In vitro studies of human lung carcinogenesis.

C. C. Harris, J. F. Lechner, G. H. Yoakum, P. Amstad, B. E. Korba, E. Gabrielson, R. Grafstrom, A. Shamsuddin, B. F. Trump

Research output: Contribution to journalArticlepeer-review

9 Scopus citations


Advances in the methodology to culture normal human lung cells have provided opportunities to investigate fundamental problems in biomedical research, including the mechanism(s) of carcinogenesis. Using the strategy schematically shown in Figure 1, we have initiated studies of the effects of carcinogens on the normal progenitor cells of the human cancers caused by these carcinogens. Extended lifespans and aneuploidy were found after exposure of mesothelial cells to asbestos and bronchial epithelial cells to nickel sulfate. These abnormal cells may be considered to be preneoplastic and at an intermediate position in the multistage process of carcinogenesis. Human bronchial epithelial cells can also be employed to investigate the role of specific oncogenes in carcinogenesis and tumor progression. Using the protoplast fusion method for high frequency gene transfection, vHa-ras oncogene initiates a cascade of events in the normal human bronchial cells leading to their apparent immortality, aneuploidy, and tumorigenicity in athymic nude mice. These results suggest that oncogenes may play an important role in human carcinogenesis.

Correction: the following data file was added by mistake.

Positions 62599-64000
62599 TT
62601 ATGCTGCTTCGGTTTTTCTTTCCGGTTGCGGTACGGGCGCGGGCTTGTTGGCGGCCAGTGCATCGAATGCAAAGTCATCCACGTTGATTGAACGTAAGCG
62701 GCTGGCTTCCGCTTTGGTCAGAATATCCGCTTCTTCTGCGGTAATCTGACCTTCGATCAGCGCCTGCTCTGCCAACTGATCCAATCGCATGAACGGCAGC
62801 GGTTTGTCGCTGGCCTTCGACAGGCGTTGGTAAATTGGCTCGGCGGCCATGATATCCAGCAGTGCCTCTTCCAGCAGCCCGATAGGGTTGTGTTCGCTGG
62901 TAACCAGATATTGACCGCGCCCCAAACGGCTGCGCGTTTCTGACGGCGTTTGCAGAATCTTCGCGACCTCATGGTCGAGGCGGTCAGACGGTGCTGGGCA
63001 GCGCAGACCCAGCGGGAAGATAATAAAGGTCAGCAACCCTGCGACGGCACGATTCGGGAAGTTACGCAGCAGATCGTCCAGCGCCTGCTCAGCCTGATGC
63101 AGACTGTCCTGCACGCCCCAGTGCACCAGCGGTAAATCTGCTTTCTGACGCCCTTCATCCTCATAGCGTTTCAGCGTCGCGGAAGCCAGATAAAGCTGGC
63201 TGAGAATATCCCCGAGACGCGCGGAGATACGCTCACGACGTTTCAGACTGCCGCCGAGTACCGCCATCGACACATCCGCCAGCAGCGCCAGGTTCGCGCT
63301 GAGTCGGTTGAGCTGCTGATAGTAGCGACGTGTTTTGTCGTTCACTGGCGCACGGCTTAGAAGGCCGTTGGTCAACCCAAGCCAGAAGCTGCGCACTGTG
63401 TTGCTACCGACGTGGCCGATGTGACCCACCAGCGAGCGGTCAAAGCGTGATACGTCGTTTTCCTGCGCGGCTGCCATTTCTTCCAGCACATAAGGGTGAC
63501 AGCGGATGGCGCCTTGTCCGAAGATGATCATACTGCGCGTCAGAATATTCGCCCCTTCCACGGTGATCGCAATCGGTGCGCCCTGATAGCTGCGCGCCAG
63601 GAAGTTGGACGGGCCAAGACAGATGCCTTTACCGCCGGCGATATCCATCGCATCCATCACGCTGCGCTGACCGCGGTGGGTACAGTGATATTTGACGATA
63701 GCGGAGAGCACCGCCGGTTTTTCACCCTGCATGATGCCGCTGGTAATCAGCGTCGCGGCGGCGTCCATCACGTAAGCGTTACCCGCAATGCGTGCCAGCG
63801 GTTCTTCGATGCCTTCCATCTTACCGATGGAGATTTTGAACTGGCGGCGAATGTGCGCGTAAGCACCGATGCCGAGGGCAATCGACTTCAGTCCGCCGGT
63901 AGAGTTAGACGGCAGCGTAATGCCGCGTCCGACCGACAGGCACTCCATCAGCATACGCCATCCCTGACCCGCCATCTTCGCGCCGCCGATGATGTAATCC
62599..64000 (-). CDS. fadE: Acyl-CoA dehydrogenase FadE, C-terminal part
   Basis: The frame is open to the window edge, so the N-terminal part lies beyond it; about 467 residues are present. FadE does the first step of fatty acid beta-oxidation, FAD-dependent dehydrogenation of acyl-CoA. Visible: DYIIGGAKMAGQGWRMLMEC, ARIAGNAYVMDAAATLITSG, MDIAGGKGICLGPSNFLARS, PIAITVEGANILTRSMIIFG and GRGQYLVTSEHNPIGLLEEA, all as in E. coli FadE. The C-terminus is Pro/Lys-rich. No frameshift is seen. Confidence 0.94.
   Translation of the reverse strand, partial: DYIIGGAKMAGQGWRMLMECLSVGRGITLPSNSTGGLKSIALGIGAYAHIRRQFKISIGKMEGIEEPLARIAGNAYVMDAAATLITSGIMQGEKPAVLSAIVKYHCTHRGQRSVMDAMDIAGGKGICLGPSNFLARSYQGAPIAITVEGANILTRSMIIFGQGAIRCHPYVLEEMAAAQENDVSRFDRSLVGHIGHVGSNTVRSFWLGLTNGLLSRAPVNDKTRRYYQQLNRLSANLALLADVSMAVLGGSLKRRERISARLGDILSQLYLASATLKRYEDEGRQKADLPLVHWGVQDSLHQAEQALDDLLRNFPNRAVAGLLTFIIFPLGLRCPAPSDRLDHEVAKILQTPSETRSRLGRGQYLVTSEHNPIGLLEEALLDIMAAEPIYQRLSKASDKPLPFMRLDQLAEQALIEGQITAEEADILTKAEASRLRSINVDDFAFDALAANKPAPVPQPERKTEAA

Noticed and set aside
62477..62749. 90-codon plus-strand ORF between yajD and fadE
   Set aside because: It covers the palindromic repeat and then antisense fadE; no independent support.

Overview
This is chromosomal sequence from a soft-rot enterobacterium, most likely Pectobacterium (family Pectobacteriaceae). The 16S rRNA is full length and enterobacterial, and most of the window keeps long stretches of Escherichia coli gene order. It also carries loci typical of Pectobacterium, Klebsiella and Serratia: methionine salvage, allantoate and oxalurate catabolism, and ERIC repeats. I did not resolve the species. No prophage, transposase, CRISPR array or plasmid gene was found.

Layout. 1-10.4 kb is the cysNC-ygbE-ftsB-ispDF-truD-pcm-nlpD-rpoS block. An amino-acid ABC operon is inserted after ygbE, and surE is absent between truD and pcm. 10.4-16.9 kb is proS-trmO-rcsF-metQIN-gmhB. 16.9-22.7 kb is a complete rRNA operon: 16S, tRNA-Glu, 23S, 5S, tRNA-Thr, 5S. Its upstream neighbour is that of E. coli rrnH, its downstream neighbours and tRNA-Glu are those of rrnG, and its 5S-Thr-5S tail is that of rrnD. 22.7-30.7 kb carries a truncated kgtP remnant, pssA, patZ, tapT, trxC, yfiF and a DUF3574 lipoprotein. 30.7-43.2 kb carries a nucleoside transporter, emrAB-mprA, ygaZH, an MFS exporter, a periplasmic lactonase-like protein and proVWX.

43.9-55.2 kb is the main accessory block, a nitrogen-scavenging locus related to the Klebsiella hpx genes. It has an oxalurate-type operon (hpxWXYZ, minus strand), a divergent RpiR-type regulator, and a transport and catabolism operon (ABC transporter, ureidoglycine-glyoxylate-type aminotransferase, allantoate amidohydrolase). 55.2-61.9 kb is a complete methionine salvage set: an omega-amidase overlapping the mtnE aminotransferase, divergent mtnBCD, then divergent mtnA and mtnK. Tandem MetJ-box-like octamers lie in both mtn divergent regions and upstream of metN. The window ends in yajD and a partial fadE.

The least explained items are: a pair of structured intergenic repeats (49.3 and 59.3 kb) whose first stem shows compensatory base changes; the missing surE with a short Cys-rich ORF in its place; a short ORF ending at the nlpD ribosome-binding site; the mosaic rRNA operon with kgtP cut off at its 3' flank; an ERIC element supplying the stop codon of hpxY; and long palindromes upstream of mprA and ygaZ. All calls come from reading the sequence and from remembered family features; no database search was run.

Original languageEnglish (US)
Pages (from-to)257-269
Number of pages13
JournalCarcinogenesis; a comprehensive survey
StatePublished - Jan 1 1985
Externally publishedYes

ASJC Scopus subject areas

  • General Medicine


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